Currently, Robert Crais lives in the Santa Monica mountains with his wife, three cats, and many thousands of books.

Spotlight Guest: Diana Gabaldon

Are they histories? Fantasies? Science fiction? Thrillers? While it may be impossible to categorize the books Diana Gabaldon calls historical fantasias, it hardly matters to the author’s huge and loyal fan base, all of whom are just eager to devour Gabaldon s richly detailed, complexly plotted, extravagantly romantic romps through time, space, and breathtaking landscapes.

To millions of fans, Diana Gabaldon is the creator of a complex, original, and utterly compelling amalgam of 18th-century romantic adventure and 20th-century science fiction. To the publishing industry, she’s a grassroots-marketing phenomenon. And to would-be writers everywhere who worry that they don’t have the time or expertise to do what they love, Gabaldon is nothing short of an inspiration.

Gabaldon wrote her first novel while juggling the demands of motherhood and career: in between her job as an ecology professor, she also had a part-time gig writing freelance software reviews. Gabaldon had never written fiction before, and didn’t intend to publish this first novel, which she decided to call Outlander. This, she decided, would be her “practice novel”. Worried that she might not be able to pull a plot and characters out of thin air, she settled on a historical novel because “it’s easier to look things up than to make them up entirely.”

The impulse to set her novel in 18th-century Scotland didn’t stem — as some fans have assumed from a desire to explore her own familial roots (in fact, Gabaldon isn’t even Scottish). Rather, it came from watching an episode of the British sci-fi series Dr. Who and becoming smitten with a handsome time traveler in a kilt. A time-travel element crept into Gabaldon’s own book only after she realized her wisecracking female lead couldn’t have come from anywhere but the 20th century. The resulting love affair between an intelligent, mature, sexually experienced woman and a charismatic, brave, virginal young man turned the conventions of historical romance upside-down.

Gabaldon has said her books were hard to market at first because they were impossible to categorize neatly. Were they historical romances? Sci-fi adventure stories? Literary fiction? Whatever their genre (Gabaldon eventually proffered the term “historical fantasias”), they eventually found their audience, and it turned out to be a staggeringly huge one.

Even before the publication of Outlander, Gabaldon had an online community of friends who’d read excerpts and were waiting eagerly for more. (In fact, her cohorts at the CompuServe Literary Forum helped hook her up with an agent.) Once the book was released, word kept spreading, both on the Internet and off, and Gabaldon kept writing sequels. (When her fourth book, “Drums of Autumn,” was released, it debuted at No. 1 on the Wall Street Journal bestseller list, and her publisher, Delacorte, raced to add more copies to their initial print run of 155,000.)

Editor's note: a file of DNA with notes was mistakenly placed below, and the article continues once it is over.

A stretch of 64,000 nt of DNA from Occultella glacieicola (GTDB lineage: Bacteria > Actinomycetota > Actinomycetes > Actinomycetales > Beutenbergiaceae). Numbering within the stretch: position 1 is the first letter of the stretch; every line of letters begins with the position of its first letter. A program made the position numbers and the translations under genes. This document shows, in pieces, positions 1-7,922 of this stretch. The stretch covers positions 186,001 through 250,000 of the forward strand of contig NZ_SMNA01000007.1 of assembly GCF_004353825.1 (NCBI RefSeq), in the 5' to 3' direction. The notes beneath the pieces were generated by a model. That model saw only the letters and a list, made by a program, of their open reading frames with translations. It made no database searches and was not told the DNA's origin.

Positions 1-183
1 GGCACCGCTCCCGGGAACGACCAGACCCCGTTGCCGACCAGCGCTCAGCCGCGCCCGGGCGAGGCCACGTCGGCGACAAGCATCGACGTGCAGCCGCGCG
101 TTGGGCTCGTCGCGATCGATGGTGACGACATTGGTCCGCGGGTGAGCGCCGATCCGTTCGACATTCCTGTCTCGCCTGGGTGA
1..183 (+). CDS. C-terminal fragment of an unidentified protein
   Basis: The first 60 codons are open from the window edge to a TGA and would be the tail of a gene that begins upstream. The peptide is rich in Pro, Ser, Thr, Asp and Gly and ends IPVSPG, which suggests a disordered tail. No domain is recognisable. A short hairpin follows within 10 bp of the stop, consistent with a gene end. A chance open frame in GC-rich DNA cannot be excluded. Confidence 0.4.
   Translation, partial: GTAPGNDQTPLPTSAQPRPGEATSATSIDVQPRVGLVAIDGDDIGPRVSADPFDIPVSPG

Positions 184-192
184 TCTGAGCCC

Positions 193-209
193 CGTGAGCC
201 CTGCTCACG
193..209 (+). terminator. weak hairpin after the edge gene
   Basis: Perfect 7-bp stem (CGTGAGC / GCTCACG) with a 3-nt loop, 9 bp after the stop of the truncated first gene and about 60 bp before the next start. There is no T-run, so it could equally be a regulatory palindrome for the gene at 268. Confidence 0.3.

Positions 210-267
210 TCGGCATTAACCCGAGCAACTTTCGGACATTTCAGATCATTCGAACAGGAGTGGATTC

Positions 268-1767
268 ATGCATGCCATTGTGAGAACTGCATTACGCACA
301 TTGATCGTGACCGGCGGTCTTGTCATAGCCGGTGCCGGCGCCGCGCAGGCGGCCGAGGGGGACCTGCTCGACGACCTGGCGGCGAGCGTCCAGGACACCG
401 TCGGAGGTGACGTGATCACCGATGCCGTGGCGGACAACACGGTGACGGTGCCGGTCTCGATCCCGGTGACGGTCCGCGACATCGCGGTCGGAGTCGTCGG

With her books consistently topping the bestseller lists, it’s apparent that Gabaldon’s appeal lies partly in her ability to bulldoze the formulaic conventions of popular fiction. Salon writer Gavin McNett noted approvingly, “She simply doesn’t pay attention to genre or precedent, and doesn’t seem to care that identifying with Claire puts women in the role of the mysterious stranger, with Jamie — no wimp in any regard — as the romantic ‘heroine.”‘

In between Outlander novels, Gabaldon also writes historical mysteries featuring Lord John Grey, a popular, if minor, character from the series, and is working on a contemporary mystery series. Meanwhile, the author’s formidable fan base keeps growing, as evidenced by the expanding list of Gabaldon chat rooms, mailing lists, fan clubs and web sites — some of them complete with fetching photos of red-haired lads in kilts.

Spotlight Guest: John Lescroart

John Lescroart (pronounced “less-kwah”) is a big believer in hard work and single-minded dedication, although he’ll acknowledge that a little luck never hurts. Now a New York Times bestselling author whose books have been translated into 16 languages in more than 75 countries, John wrote his first novel in college and the second one a year after he graduated from Cal Berkeley in 1970.

The only hitch was that he didn’t even try to publish either of these books until fourteen years later, when finally, at his wife Lisa’s urging, he submitted Son of Holmes to New York publishers—and got two offers, one in hardcover, within six weeks!